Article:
Archive for August, 2012

The Phantom Boyfriend Returns

August 29, 2012

I’ve mentioned before my phantom boyfriend, Joe the Railroad Man. We try and call or text every so often but rarely see each other. We do have a strong bond, though I don’t spend time analyzing it. I haven’t dated anyone else, or even looked on Plenty of Fish. He just works a lot with an erratic and busy schedule.

He called on Sunday and asked if I wanted to go to Lake Powell and spend the night on his boat. Lake Powell is about two hours north of Flagstaff. I changed my one appointment and agreed to be at his house in an hour. I hadn’t seen Joe for almost two months!

Joe lives outside of Flagstaff with his youngest son and four big dogs. We loaded my sleeping bag, pillow, clothes, and box wine into his pickup truck. Two of the dogs came with us. Zeus is a six year-old boxer and Hayden is a one year-old hound. Here’s picture of Zeus and I bonding.

We made good time to Page. There we went to a Walmart so I could grab some lunch and he could buy a battery in case the one on the boat was dead. He hadn’t taken the boat out since he bought it in early June. Next we went to the storage area where he kept his boat. We transferred our gear into the boat and headed to the lake. We used the Navajo Nation’s Antelope Point launch ramp. It wasn’t busy at all. Joe took the boat, with the dogs, into the water while I parked the truck and trailer. It was about 2:30 and ninety-seven degrees.

Problem:  The boat wouldn’t start even with the new battery. Joe was frustrated but not angry. He said if he couldn’t get it started we could stop at Cameroon for a Navajo Taco and then listen to a band he liked in Flag. I like that Joe doesn’t complain and is flexible.

A young man noticed we were having trouble and offered to help. He was a mechanic. He helped Joe take off the top of the carburetor. They surmised that the engine wasn’t getting the fuel. Joe went to town to get something to fix the boat. I stayed with the dogs. It was so hot I took off my shoes and waded in the water with the dogs.

A while later Joe came back, used the fuel starter, and the boat roared to life. He was much relieved and we were off!

Joe beached the boat on an island. I got into my bathing suit and swam in the delicious lake water while he put up the tarp on the boat for shade. The dogs went exploring, and then rested on the sandy beach. Every so often they would wade in the water to cool down.

The Lake Powell setting is stark and awe inspiring. It’s impossible to take a bad picture of the scenery there, all rock formations, sky, and lake.

We lazed away the afternoon drinking wine and beer and conversing. When the sun started to set Joe made a fire with the logs he’d brought from home. Romantic through not necessary for heat. The low that night was seventy degrees. We and the dogs slept on the boat.

We got up just before sunrise. What a glorious sight! I took a quick dip in the lake before we packed up the boat and headed back.

It was a magical twenty-four hours.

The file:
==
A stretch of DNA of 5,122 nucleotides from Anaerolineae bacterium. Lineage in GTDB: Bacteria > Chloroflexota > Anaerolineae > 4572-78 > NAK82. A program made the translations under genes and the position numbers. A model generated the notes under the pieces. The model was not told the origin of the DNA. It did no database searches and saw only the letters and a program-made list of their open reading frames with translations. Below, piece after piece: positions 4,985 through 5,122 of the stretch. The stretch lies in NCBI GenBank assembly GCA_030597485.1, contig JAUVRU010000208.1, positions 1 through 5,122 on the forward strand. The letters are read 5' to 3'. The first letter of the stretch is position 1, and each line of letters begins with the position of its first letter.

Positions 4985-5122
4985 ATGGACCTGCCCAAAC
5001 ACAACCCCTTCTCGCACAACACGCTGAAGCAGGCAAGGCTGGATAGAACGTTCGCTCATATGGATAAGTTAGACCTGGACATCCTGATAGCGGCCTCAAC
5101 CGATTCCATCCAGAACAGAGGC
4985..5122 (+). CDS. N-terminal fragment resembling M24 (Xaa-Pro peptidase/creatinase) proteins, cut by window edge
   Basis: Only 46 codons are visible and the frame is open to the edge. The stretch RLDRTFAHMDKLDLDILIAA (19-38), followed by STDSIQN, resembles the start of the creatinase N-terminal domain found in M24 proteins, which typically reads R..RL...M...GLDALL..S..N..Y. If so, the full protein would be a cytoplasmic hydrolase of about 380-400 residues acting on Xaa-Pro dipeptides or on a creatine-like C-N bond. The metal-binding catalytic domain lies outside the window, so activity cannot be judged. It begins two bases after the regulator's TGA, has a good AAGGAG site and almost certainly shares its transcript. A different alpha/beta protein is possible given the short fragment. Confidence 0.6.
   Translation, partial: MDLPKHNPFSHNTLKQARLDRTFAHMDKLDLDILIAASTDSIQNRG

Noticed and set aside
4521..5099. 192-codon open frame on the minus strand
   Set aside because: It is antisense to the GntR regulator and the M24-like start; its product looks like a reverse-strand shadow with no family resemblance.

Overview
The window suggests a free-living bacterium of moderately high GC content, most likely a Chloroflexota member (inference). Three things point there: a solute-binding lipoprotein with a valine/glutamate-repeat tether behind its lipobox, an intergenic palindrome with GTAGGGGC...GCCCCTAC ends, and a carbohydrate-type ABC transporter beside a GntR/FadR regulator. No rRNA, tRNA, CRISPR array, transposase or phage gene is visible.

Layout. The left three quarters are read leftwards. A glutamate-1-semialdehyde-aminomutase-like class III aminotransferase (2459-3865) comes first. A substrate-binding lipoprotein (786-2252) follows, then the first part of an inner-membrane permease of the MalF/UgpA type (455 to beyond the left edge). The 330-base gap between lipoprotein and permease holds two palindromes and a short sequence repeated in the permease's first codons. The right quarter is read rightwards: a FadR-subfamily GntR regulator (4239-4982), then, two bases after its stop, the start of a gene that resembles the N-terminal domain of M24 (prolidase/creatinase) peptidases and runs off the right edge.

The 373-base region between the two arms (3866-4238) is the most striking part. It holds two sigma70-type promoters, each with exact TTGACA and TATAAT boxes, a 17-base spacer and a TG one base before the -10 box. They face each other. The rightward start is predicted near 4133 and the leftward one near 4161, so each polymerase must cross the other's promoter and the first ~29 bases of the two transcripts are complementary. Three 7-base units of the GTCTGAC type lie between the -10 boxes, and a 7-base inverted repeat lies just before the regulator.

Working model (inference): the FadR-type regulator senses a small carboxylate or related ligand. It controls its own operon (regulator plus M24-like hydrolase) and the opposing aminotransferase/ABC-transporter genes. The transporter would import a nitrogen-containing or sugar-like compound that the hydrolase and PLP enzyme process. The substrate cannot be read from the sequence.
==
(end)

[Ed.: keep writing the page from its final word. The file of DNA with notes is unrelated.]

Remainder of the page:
Freaky Friday

August 20, 2012

Freaky Friday

I went back to Scottsdale last week on Thursday to find my house burglarized.  The only things missing were my two televisions, a wireless printer, and a box of checks. I was baffled because my alarm had been set and there was no evidence of a forced entry. Only my neighbor Donna has a key to my house. I decided to go to my book club meeting anyway. On the way I called my problem child but he denied having anything to do with the robbery.

At nine p.m., when I got back from a somewhat desultory discussion of The Book of Night Women, I called the police to report the break-in. The Scottsdale Police said it would be at least a few hours. They suggested I make an appointment for the next day since it wasn’t an urgent matter. (I had no idea when the crime was committed.)

The next morning I took care of business: grooming for the dog, and hair and nail appointments for me, and called my insurance agent who informed me my deductible was only $500 on my home insurance.

I was home by three to meet the police officer; He arrived at four. He took my report and looked around. As we looked at the arcadia door in my bedroom, I realized I hadn’t put the Plexiglas piece in the doggie door, which is quite small.

“Could the burglar have put his arm through the doggie door and used a tool to open the arcadia door?” I asked.

“Very possible,” he replied.

I promised myself to put the Plexiglas in when I left for the cabin.

“Is my alarm difficult to circumvent?” I asked.

He said, “I wouldn’t know anything about that.”

I inferred, perhaps correctly, perhaps incorrectly, that the system was easy to break through. Otherwise, wouldn’t he have said, “It’s hard to beat the alarm.”

The police office called in the Crime Scene Unit who tried to take fingerprints from the wall mount for the bedroom television and the cable box in the kitchen. There were no usable fingerprints.

After they left, I decided to treat myself to a nice dinner. Several people had recommended Uncle Sal’s, an Italian restaurant and bar on the corner of Hayden and Osborn Roads. It’s claim to fame was great food and that it was formerly owned by Sammy the Bull. It was crowded, it being Friday night, but I found a seat at the bar, where the entrees were half the price of the same ones served in the restaurant side. I ordered seared scallops for $9.95 and it came with a salad. I also ordered a Michelob Light.

The man on the next bar stool started chatting with me. He looked about my age. Soon into the conversation he let me know he had a cabin in Pine. He wasn’t there because he had to work on Saturday, but he would head up to join his wife after work. The conversation was on trivial matters but it passed the time while I waited for and ate my scrumptious meal.

I signaled the bartender for the check. Then I felt something on my thigh. Thinking it was a chance encounter, I moved my bar stool a bit away from the gentleman to whom I’d been talking. The bartender brought the tab and I paid in cash.

I again felt a hand on my thigh.

I looked at the guy next to me and said, “Are you hitting on me?”

“Yes,” he said. “Doesn’t it feel good?”

“But you’re married!” I blurted.

“Yes,” he said, “but I’m honest about it.”

I gave him one of my principal stares and said sharply, “I don’t do married men!” I got up and left immediately.

 

I went to a nearby 99 cent store and bought a cartful of stuff for $15.00 and felt better. I figured that was the end of a weird day. But I was wrong.